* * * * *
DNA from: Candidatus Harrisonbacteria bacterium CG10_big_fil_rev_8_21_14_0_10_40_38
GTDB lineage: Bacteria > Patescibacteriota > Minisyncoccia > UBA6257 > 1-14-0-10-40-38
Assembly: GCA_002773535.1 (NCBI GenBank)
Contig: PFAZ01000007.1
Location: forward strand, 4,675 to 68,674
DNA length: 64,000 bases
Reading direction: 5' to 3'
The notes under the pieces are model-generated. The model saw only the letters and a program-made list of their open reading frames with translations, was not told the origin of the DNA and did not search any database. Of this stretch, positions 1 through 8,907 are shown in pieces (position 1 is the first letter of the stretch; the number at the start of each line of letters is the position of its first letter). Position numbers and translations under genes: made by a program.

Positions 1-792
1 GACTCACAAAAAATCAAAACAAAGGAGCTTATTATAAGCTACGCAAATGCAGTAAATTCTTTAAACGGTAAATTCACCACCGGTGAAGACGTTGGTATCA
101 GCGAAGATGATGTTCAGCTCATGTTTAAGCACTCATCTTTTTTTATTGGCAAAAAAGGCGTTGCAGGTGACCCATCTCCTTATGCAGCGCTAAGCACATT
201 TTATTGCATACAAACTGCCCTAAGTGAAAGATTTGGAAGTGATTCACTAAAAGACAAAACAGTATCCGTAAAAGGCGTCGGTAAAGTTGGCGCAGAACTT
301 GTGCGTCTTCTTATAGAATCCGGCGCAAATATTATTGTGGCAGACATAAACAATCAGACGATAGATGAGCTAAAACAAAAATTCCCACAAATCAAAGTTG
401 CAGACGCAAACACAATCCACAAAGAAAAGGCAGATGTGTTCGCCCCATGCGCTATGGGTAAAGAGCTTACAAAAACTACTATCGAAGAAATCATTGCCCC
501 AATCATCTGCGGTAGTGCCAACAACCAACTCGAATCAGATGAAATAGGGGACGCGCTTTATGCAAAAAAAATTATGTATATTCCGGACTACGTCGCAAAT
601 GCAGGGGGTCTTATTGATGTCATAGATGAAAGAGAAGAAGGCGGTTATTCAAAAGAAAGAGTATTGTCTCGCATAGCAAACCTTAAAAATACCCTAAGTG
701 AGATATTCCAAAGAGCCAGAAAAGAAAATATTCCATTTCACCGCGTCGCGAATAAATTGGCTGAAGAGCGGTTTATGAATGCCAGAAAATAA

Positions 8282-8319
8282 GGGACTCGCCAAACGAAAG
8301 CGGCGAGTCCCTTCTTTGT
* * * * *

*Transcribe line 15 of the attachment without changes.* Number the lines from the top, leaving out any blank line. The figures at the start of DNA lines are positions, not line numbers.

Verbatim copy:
501 AATCATCTGCGGTAGTGCCAACAACCAACTCGAATCAGATGAAATAGGGGACGCGCTTTATGCAAAAAAAATTATGTATATTCCGGACTACGTCGCAAAT